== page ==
Graphic designs surround us. It’s everywhere and essential to life, with graphic designers communicating ideas, concepts, messages and information in visually engaging ways to connect with us all.
This Wednesday (28 November), the 2018 graphic designers from CIT will open their final exhibition showcasing a diverse range of work from branding concepts to illustrations. Glitch: Decoding Design, at Design Space f15, includes exciting and inspirational work by this year’s graduates studying the Advanced Diploma of Graphic Design.
Viet Ho Hoang, an international student, has several works in the exhibition, including a brand, sleeve tag and labels he designed for a company he created called ‘Haruno Aesthetics’. In Glitch: Decoding Design, Viet will also showcase a record label and a mockup for Imaginefx Magazine.
“I didn’t know much about graphic design until I started the course, thinking it was mostly about logos and pretty pictures,” says Viet. “I now realise that everything we do is somehow related to graphic design because it’s everything visual.”
CIT has a solid reputation for teaching the essential skills graduates need to move to further study pathways, such as at the University of Canberra and Charles Sturt University, or to meaningful employment in many fields and specialisations. Graphic designers also work collaboratively with other design professionals in fields such as advertising, photography, press publishing, exhibition design, web design, video graphics, television and fashion design.
Adrienne Walls-Nichols graduated from CIT in graphic design several years ago. She has now come full circle and is back as a lecturer. “This year’s students are fantastic,” says Adrienne. “As a group, they’re quiet, shy and reserved, but they’ve experienced tremendous growth. They all understand that their role as graphic designers is as much about communications as anything.”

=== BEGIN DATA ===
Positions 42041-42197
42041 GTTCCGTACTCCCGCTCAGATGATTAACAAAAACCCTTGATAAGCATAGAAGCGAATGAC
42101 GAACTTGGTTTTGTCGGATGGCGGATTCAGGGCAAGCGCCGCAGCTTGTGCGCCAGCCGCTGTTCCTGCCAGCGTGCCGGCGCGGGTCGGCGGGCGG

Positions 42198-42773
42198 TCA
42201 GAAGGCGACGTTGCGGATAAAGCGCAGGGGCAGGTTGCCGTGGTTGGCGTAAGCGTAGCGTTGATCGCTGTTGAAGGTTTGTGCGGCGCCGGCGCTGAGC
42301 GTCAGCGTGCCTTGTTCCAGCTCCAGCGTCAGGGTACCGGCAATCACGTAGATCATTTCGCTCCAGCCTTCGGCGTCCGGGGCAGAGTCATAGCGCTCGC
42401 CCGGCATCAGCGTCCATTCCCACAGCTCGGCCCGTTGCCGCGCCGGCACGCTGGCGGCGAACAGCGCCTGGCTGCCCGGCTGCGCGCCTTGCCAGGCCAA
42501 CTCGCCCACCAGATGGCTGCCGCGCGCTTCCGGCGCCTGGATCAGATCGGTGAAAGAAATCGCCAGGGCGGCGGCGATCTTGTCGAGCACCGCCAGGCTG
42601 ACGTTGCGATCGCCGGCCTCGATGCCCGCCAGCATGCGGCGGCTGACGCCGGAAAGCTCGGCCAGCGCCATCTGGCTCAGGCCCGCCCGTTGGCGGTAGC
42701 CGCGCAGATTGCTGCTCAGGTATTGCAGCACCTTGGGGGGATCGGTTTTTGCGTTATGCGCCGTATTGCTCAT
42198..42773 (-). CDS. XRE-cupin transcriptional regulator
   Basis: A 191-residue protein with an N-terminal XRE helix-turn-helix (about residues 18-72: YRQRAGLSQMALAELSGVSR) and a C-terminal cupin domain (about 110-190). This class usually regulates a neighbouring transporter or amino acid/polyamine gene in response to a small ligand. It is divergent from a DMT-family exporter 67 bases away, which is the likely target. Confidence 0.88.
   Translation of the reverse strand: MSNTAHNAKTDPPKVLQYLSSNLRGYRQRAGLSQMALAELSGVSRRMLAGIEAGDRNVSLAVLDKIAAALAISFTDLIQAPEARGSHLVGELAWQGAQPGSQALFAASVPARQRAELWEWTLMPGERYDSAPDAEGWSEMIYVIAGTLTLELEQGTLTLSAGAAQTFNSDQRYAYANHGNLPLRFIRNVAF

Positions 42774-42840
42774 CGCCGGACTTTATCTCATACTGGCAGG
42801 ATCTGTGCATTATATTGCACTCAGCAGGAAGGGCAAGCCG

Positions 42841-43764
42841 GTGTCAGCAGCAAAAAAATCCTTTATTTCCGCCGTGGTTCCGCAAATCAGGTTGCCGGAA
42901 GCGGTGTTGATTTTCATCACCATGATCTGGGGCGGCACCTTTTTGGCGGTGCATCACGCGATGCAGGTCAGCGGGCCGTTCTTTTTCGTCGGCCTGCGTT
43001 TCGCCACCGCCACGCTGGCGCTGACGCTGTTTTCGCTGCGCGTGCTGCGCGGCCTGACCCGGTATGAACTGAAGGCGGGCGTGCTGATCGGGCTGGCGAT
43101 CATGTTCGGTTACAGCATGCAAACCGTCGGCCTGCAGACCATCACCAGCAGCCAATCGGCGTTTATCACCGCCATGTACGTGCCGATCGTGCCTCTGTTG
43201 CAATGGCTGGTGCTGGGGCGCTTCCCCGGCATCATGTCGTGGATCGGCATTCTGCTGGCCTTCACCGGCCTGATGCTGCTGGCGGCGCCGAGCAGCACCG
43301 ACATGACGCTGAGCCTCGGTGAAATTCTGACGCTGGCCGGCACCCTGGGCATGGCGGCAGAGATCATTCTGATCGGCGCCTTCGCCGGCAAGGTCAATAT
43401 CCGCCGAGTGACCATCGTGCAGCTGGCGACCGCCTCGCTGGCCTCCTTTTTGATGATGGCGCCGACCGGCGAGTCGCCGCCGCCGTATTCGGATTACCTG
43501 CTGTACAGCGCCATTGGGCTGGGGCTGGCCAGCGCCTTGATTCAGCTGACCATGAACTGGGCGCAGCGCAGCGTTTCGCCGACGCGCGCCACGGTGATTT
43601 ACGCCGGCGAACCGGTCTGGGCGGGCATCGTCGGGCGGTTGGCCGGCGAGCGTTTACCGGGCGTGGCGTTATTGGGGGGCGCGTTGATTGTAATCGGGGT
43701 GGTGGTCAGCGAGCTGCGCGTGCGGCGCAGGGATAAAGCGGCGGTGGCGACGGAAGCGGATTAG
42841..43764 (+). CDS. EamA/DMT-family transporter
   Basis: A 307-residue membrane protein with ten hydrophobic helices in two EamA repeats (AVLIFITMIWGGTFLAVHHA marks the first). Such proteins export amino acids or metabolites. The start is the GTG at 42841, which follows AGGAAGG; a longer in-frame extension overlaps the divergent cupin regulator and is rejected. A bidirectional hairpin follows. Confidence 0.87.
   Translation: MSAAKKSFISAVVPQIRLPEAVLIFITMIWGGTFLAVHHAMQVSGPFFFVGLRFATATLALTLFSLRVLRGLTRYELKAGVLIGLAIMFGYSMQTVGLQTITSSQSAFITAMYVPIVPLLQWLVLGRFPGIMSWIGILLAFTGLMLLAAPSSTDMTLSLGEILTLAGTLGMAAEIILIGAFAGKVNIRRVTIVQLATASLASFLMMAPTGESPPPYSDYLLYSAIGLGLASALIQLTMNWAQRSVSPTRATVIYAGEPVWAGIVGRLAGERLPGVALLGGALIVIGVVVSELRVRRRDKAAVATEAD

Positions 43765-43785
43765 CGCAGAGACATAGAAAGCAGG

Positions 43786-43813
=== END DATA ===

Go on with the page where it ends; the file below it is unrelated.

Adrienne says students like Viet have developed a broad range of skills and are great examples of how this CIT diploma can open doors to exciting opportunities.
Viet says at CIT he learned the important principles of design, how to use design programs and about the business side of the industry.
The design principle Viet has found himself most drawn too is ‘simplicity’. “I like my designs to be simple and easy-to-understand,” he says. “I want people to look at my work and understand right away what it’s meant to be. But simplistic doesn’t mean easy. Sometimes this style of design is the hardest to create.”
Odette Cheers is one of this year’s top students, says Adrienne: “Odette has loads of control around her style and she’s really well rounded, solid and dedicated. She performed well in her internship at one of Canberra’s major design studios and is well suited to move into a design job in a studio as soon as she graduates.”
Odette says she’s amazed by the possibilities in the design world. “I love that every project will teach me something new, improve my skills and showcase my designs in places I never thought they would appear,” says the soon-to-be graduate.
Karen Widdowson, another top student, says graphic design began for her when she was hanging up a poster and had a revelation that someone had actually designed it. “Since then, I’ve devoted my studies to graphic design and can honestly say it’s one of the best decisions I’ve made,” says Karen. “My strengths lie in photo manipulation, vector art and photography. I pride myself on my eye for colour and my ability to achieve balance within compositions.”
Previous graduates of CIT’s graphic design diploma course are busy creating everywhere.
Ash Stewart, for example, now works for Bandit Design Group which operates in Canberra and Sydney helping businesses get locked and loaded on all things brand, web and marketing. Juliette Dudley is going great guns operating her own independent creative studio, Poyo, specialising in graphic design, branding and illustration. Sarah Forrester is now the Studio Lead for Canberra and Senior Executive Designer at ThinkPlace, where she exercises her skills as a highly creative thinker and problem solver. ThinkPlace has centres of excellence in Australia, New Zealand, Singapore and Kenya.
Glitch Decoding Design opens to the public at 6 pm, Wednesday 28 November, Design Space f15 (F Block), CIT Reid campus, Constitution Avenue. Follow the exhibition on Instagram: @welcometoglitch